I had this idea– an idea about freedom. To be free, I felt, one had to truly turn one’s back on everything society put forward as being ‘right’ and define yourself by experience alone– no boundaries– no fear. I was searching for a Wonderland styled liberation where you could make yourself into anything you wanted. I was both clay and sculptor. I knew the lifestyle I dreamed of must exist and hoped my belief in it would eventually lead to somewhere happier, somehow.
My childhood had been a disaster. My mother had been a feminist and had raised me with strong ethics in terms of my gender. She had died after a long, gruelling battle with cancer when I was nine. From that moment on I was to be an eternal Alice falling on high repeat through the rabbit hole that had formed in my heart. In time I became numb to the falling and eventually gave up on seeking the black hole’s end. Perhaps I had become a black hole myself… I certainly felt empty of anything that amounted to worth.
I had always had this feeling that somewhere there must be a place for girls like me– lost girls; angry, questioning girls; disobedient girls; the ones that disappear down strange rabbit holes looking for impossible beauty and release. ‘Curiouser and curiouser’ whispered my internal Alice as I gravitated towards a place where no one else fit in either. Kings Cross, Sydney’s notorious red-light district, was known as a bastion for social misfits. It was a neo lit exit sign; a gutter set to funnel the city’s trash on their way to oblivion.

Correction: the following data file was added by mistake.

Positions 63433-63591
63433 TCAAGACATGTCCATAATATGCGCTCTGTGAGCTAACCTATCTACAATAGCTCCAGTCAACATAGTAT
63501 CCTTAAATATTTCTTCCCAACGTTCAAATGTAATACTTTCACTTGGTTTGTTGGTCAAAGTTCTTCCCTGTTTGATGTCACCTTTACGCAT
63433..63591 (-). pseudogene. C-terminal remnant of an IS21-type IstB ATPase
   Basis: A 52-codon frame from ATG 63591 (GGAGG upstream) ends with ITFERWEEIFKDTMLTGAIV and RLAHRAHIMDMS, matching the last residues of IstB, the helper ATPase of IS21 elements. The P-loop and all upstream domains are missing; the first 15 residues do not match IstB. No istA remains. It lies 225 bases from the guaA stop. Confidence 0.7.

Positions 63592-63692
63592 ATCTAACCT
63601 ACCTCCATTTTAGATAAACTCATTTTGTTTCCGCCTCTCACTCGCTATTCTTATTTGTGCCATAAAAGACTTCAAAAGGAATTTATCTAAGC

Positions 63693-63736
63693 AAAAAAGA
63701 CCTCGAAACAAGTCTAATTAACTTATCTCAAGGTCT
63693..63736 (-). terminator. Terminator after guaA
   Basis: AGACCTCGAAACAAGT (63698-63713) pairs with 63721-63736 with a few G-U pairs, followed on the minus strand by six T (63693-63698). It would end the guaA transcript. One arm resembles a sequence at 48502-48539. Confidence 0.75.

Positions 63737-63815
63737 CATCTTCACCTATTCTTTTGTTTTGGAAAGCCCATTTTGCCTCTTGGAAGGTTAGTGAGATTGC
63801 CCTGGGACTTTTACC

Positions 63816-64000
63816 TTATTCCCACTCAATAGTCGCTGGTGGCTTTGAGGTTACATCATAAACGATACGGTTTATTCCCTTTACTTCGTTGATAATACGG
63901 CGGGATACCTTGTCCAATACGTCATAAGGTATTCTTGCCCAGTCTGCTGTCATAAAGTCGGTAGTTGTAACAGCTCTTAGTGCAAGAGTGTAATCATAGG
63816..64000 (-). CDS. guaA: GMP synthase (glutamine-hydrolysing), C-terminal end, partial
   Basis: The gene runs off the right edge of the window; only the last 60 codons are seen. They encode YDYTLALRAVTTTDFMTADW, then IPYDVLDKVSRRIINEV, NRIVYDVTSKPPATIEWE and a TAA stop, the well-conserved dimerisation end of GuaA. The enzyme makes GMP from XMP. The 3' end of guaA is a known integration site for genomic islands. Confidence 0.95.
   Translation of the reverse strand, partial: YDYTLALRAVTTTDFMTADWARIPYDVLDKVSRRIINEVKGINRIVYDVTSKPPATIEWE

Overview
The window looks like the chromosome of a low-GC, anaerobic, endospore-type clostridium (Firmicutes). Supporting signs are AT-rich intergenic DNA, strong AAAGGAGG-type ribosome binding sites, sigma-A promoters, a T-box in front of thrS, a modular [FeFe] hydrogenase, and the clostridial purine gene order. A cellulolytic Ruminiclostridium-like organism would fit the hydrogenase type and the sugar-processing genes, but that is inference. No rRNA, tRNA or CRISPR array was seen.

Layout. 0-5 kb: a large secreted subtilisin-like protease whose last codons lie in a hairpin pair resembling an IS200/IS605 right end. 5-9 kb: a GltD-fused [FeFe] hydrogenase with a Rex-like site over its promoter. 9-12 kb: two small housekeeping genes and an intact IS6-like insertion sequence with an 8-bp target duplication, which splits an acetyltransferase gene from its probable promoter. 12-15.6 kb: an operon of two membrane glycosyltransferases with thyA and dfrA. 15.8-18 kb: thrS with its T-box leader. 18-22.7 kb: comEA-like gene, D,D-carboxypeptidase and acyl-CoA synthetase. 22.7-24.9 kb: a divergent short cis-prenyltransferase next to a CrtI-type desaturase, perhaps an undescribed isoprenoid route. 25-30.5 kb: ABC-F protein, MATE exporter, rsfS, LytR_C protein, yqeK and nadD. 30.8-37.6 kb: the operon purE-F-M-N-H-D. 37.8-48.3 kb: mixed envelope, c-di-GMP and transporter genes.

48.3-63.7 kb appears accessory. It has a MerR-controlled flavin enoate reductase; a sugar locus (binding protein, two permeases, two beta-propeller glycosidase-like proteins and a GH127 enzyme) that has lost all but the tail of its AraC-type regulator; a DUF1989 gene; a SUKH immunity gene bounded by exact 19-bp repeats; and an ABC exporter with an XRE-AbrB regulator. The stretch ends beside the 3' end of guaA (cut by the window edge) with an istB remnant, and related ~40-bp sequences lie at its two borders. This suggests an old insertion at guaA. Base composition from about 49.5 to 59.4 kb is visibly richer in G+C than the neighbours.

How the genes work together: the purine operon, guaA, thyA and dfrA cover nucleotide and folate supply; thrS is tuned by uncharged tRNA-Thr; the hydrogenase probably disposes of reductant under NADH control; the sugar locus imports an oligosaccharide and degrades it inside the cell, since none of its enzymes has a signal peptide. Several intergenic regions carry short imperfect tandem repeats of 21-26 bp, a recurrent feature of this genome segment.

Kings Cross, so aptly named, was a decent enough place to be crucified– or at least put your name on the waiting list. Not that that’s why it bore this name, but it’s certainly the image it brought to my mind.
The rumours abound that to the first Australians, the Cadigal people, this land was both a celebratory meeting place and a burial ground. I’m still hunting the truth of what this land was to our indigenous; perhaps there lays the answer to the stain that is Kings Cross.
In its time as part of European settlement the area has been the home of prisons, urban gang warfare, the sly grog trade, black masses, prostitution, massacres and organised crime.
It had also once been the home of Sydney’s artists and bohemians. By the time I got there, courtesy of corruption, drugs and developers, Kings Cross now really was just a catchment system for lowlifes and scum. It had it’s own ecosystem that thrived on sex and violence. It was run by the mafia with a second level of command going to the pimps, drug dealers, biker gangs and the corrupt police who nested there.
What makes sense is that it remained the place in Sydney where people gathered to party, to fuck, and also where death is ever present. Sex and death are always a great marriage and the ceremony seemed to repeat itself on a nightly basis in the flesh powered pinball parlours that were the strip clubs.
As I stood there watching the rivulets of men trickling in and out of those lurid scarlet doorways I wondered at the chaotic machinery of Kings Cross and my potential place within it.
My eyes transfixed on the older hookers, well past the prime of their earning years, with slept on, matted beehives and half-focussed eyes. They seemed like exploded stars that now harboured in those doorways like used up lumps of coal. I told myself that if I went in after this illusive white rabbit of a dream, I must know when to leave. I did not want to hire out my body. I did not want to end up with a drug habit. I did not want to die here. I would not be destroyed by this place. This was my promise to myself.